Oprah Gets Swiss Apologies For ‘Racist’ Encounter
Winfrey says shop assistant refused to show
her a handbag because “you will not be able to
Oprah Winfrey says she had a racist encounter while shopping in Switzerland — and the national tourist office and the shop owner have apologized.
The billionaire media mogul told the U.S. program “Entertainment Tonight” that a shop assistant in Zurich refused to show her a black handbag priced at $38,000 because “you will not be able to afford that.”
Forbes magazine estimates that Winfrey earned $77 million in the year ending in June.
Winfrey was in town to attend last month’s wedding of her longtime pal Tina Turner, who lives in a chateau along Lake Zurich.
“We are very sorry for what happened to her, of course, because we think all of our guests and clients should be treated respectfully, in a professional way,” Daniela Baer, a spokeswoman for the Swiss tourism office, told The Associated Press on Friday.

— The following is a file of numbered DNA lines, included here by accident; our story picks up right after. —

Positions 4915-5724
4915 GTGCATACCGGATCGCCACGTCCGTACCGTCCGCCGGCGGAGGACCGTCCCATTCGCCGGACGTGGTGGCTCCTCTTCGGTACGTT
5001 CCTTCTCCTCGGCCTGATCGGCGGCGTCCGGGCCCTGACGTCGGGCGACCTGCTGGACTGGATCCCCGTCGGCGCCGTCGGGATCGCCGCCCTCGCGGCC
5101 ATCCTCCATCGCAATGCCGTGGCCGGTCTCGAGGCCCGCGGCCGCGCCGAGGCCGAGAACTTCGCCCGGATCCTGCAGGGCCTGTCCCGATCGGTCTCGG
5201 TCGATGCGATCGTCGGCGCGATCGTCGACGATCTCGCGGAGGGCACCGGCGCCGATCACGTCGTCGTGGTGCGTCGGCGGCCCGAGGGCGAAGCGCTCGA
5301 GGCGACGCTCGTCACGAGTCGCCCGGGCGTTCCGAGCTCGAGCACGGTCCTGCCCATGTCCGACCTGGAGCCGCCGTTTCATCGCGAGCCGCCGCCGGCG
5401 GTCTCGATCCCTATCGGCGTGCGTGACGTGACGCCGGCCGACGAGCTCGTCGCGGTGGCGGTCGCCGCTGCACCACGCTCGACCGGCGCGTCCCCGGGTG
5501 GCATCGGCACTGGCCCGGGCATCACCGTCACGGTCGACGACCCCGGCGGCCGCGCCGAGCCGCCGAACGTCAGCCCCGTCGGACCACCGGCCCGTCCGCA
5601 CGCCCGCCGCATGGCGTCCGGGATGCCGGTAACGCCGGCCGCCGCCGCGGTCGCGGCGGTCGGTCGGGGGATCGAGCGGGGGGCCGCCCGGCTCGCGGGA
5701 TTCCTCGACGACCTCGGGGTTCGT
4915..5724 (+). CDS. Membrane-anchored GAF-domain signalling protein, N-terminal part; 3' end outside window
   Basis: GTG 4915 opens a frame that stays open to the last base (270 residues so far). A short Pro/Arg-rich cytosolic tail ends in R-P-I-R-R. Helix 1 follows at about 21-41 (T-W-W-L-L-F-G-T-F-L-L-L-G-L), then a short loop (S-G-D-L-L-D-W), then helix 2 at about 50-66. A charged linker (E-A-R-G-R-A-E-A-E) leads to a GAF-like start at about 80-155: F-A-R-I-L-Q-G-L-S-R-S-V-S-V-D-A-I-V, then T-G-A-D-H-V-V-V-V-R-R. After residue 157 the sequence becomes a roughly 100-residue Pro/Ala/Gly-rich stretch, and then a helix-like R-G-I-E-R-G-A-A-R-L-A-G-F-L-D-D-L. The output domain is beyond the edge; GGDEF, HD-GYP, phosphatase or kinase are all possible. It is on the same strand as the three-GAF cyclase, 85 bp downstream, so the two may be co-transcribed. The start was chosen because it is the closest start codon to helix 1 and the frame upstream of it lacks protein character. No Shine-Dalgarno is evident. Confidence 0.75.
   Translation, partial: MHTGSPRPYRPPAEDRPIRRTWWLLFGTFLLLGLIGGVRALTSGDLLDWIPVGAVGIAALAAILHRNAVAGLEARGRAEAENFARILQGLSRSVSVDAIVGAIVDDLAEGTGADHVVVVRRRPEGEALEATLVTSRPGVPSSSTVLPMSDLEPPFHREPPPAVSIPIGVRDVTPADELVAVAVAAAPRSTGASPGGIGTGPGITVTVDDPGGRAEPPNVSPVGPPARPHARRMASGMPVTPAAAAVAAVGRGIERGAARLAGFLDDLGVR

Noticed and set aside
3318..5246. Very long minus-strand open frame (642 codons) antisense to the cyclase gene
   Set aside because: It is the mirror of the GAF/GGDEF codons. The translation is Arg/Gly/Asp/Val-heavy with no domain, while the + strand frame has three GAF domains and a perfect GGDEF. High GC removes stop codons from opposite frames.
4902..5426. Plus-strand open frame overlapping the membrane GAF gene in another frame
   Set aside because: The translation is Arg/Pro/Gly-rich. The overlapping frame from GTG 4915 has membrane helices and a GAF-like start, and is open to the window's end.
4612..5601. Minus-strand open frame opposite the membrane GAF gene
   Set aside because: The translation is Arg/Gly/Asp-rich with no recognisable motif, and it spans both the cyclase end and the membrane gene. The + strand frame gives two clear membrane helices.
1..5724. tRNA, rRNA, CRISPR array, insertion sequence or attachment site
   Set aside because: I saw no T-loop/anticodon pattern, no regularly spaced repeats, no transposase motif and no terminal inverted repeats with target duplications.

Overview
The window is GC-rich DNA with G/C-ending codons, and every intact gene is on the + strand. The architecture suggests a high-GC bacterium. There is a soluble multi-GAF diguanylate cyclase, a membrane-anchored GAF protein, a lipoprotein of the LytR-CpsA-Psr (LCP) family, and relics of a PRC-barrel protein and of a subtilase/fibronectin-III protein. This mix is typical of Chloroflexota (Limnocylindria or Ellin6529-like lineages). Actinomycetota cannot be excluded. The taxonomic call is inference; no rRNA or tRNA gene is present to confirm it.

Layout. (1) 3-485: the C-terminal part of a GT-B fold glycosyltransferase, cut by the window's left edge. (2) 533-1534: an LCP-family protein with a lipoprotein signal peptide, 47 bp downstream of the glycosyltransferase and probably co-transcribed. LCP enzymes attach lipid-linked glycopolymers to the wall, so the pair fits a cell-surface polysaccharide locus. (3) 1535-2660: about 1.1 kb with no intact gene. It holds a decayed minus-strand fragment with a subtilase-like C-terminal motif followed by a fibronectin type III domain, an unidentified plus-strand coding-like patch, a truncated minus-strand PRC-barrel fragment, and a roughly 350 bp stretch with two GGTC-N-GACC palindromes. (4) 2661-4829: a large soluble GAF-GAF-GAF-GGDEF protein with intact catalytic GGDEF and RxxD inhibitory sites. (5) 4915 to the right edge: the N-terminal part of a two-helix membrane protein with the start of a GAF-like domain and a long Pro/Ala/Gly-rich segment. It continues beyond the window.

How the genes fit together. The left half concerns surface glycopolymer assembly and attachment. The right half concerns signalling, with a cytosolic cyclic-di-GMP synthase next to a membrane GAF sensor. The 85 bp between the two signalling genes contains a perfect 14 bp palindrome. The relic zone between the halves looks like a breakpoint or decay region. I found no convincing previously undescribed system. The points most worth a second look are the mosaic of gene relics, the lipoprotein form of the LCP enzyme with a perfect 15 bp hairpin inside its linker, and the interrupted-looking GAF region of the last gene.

The tourism office also posted an apology on Twitter, saying “this person acted terribly wrong.”
Shop owner Trudie Goetz told the BBC that an assistant had shown Winfrey several other items before the “misunderstanding” over the bag, which was kept behind a screen. The Blick newspaper quoted Goetz as saying the bag was priced at 35,000 Swiss francs ($38,000).
She also told Blick that she was “truly sorry” because her staff are well-trained to treat customers well.
“I have to admit that the employee is Italian. Of course, she speaks English, but not as well as her mother tongue,” Goetz was quoted as saying. “It was a real misunderstanding.”
Winfrey was involved in another retail rebuff in Paris in 2005, when she was turned away from a Hermes boutique 15 minutes after closing time. The store said it was closed for a private public relations event.
A Hermes executive appeared on her talk show to apologize for the “rigid and rude” behavior of the employee. Winfrey complimented Hermes on its handling of the incident — including sensitivity training for employees — and urged viewers to continue to buy the company’s products.
Copyright Associated Press